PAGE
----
chart 9  Average Tax Rates on High Income Earners  Canada, 1920–2007

Top 10% Top 5% Top 1%

Top 0.5% Top 0.1% Top 0.01%







1920 1925 1930 1935 1940 1945 1950 1955 1960 1965 1970 1975 1980 1985 1990 1995 2000
12  Marc Lee, Eroding Tax Fairness: Tax Incidence in Canada, 1990 to 2005, Canadian Centre for Policy
Alternatives, Ottawa, November 2007.

18 growing gap project

since.) Simply put, by 2000 Canada’s elite were no longer shouldering as much of the
cost of running a nation that rewarded them so handsomely.
Since 2000, taxes have been aggressively cut on incomes, capital gains, and money
put aside in savings (easier to do for those with higher incomes). As a result, it is
widely anticipated that updated data will show further significant declines in the
average share of income paid in taxes for high income earners after the year 2000.

the great hoarding: the growing concentration of wealth

The share of market incomes held by Canada’s richest is greater today than it has
been at any time since the end of the Second World War. As an added bonus, rates
of taxation for the richest Canadians have been pared back to levels of the 1930s (and
even lower in some jurisdictions for the very richest), triggering dramatic reductions
in their share of income going to pay tax.
Today, incomes are more concentrated in the hands of Canada’s elite than they
were during the 1920s or 1930s.
There is plenty of evidence the economic prosperity of the past few decades has
padded the financial cushion protecting the most powerful Canadians from the
economic collapse that devastated working- and middle-class households. Call it
the great hoarding.
Up-to-date data on distribution of wealth from Statistics Canada isn’t expected
any time soon,13 and the most recent Statistics Canada survey of how wealth was
distributed in Canada was in 2005.14 In 2005 household wealth was $4.862 trillion
and there were 13.4 million households. If wealth was divided equally, each house-
hold would have a financial cushion of $364,300. According to Statistics Canada’s
Survey of Financial Security, about 80% of families had less than that to fall back on.
In 2005, median wealth (the half way point in the distribution) was $148,400. The
richest 10% held almost 60% of the total wealth in the household sector, leaving the

13  Statistics Canada’s Survey of Financial Security measures the net worth of Canadians, but hasn’t been
undertaken since 2005. That year, only 9,000 households were surveyed, compared to 23,000 in the previ-
ous survey, undertaken in 1999, so the sample became too small to provide a reliable estimate of trends for
the top 1%. The top 10% of households saw its share of wealth rise from 51.8% in 1984, to 55.7% in 1999 to
an estimated 58.2% in 2005, based on a study by René Morissette and Xuelin Zhang: Revisiting Wealth In-
equality, published in Statistics Canada’s periodical Perspectives, Volume 7, No. 12, December 2006. Prior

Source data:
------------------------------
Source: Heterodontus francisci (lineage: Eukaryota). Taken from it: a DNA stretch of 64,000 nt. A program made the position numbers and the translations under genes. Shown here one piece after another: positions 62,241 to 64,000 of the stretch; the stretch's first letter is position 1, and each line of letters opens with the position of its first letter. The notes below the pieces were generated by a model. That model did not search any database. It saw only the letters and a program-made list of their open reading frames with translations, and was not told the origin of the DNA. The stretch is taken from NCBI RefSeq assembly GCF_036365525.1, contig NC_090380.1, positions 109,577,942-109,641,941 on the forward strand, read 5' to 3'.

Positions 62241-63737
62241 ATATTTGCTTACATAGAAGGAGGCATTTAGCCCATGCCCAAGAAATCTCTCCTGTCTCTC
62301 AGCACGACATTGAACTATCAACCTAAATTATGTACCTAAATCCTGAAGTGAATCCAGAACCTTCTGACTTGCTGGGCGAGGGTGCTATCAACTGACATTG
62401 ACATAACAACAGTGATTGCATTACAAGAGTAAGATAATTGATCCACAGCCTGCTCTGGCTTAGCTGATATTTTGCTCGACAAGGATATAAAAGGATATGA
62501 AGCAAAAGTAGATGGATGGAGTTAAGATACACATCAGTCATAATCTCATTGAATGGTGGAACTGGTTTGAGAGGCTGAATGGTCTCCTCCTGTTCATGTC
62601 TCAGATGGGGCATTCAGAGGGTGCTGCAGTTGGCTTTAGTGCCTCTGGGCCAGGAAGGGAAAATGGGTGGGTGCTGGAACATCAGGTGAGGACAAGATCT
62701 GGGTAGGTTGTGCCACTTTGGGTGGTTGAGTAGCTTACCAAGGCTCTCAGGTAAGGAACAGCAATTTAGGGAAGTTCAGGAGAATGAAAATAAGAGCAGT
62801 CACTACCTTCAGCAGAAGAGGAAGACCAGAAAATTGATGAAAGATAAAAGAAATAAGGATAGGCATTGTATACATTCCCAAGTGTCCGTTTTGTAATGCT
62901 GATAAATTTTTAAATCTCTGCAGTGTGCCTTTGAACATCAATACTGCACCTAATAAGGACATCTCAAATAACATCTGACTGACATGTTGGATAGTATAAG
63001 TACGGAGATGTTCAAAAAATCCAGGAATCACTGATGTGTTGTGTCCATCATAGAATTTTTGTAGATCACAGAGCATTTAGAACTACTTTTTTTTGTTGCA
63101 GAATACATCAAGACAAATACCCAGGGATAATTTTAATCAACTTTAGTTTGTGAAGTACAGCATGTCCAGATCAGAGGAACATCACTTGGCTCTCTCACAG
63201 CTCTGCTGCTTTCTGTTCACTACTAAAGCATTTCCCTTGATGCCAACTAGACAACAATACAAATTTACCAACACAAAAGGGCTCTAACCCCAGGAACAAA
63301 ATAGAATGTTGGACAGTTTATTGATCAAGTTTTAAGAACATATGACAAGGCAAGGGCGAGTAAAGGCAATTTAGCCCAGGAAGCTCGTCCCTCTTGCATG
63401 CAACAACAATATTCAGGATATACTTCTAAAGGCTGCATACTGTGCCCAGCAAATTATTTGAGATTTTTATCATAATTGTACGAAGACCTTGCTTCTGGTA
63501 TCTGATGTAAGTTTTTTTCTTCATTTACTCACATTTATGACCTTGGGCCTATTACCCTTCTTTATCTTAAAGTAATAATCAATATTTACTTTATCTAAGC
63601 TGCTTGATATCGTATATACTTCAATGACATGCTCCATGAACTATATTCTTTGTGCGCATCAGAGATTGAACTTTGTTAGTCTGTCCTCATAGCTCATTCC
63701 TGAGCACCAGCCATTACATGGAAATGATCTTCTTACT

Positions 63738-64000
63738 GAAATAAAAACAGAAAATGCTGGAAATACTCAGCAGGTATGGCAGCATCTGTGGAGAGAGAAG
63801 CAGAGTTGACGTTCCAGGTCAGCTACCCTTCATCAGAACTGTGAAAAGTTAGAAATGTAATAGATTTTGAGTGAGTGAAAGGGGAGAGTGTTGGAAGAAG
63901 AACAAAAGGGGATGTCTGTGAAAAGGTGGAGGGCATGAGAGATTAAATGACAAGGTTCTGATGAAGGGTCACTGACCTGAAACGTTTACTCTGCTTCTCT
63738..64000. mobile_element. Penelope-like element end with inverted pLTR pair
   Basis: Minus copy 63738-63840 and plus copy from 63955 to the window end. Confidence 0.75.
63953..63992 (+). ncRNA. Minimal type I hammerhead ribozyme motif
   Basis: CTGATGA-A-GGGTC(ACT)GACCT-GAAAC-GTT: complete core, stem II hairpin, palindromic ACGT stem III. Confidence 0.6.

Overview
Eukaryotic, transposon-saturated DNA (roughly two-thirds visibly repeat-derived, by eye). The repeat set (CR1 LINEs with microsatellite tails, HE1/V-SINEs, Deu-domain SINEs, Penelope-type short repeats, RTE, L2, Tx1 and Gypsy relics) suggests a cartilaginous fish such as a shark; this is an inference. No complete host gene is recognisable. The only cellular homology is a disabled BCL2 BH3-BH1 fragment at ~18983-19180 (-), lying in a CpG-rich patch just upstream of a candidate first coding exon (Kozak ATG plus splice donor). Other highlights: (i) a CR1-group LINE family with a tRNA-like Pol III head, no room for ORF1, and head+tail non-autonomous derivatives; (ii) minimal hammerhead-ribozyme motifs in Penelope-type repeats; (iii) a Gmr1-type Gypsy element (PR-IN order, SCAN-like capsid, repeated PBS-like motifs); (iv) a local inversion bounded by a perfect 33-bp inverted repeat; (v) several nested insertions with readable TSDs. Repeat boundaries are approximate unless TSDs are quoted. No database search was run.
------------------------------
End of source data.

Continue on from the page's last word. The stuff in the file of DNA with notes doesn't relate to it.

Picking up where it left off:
to 1984, the survey had been conducted on a more regular basis — 1955, 1959, 1964, 1970, and 1977. There
are currently no plans to conduct this survey again in Canada. The United States has been conducting the
Survey of Consumer Finances — its survey of wealth, or net worth — through the Federal Reserve Board
every three years since 1983, the latest being done in 2007.
14  “Wealth” refers to net worth — assets minus liabilities. In 2005 total assets of Canadian households
stood at $5.6 trillion, while total household debt stood at $760 billion. The Survey of Financial Security is
Statistics Canada’s occasional survey which assesses the distribution of assets and liabilities — net worth,
or wealth - by income, age, education, immigrant status and other attributes.

the rise of canada’s richest 1% 19

rest of the nation to divvy up the remaining 40%. On average, those in the bottom
20% were standing in a $7,800 debt hole in 2005.15
That year, 14 per cent of Canadian households owed more than they owned, in-
cluding equity in their homes. Twenty-four per cent had no financial assets at all.
A recently updated annual report by the financial research institute Investor Eco-
nomics identified 544,000 “high-net-worth” households in Canada as of December
31, 2009, which they said represented 3.8% of all households.16 The report calculated
that this group controlled $1.78 trillion dollars of financial wealth, 67% of the total
financial wealth of Canadian households.17
Despite the global economic meltdown, the wealth of the nation has grown. As of
the first quarter of 2010, National Accounts data shows that Canadian households
had accumulated $5.9 trillion in net worth (assets minus liabilities). The largest
component of this aggregate wealth is equity in one’s home. There are about 15.4
million households.
Average wealth of Canadian households has grown to $383,100, primarily because
of rising real estate prices. It is possible that median wealth (the half way mark in the
distribution) has declined since the recession, as middle class families have taken
on more debt, and it is probable that more households are in net debt positions at
the bottom of the distribution.
That’s because most Canadians entered the Great Recession of 2008-09 more ex-
posed to the risks of economic downturns than at any time since the Second World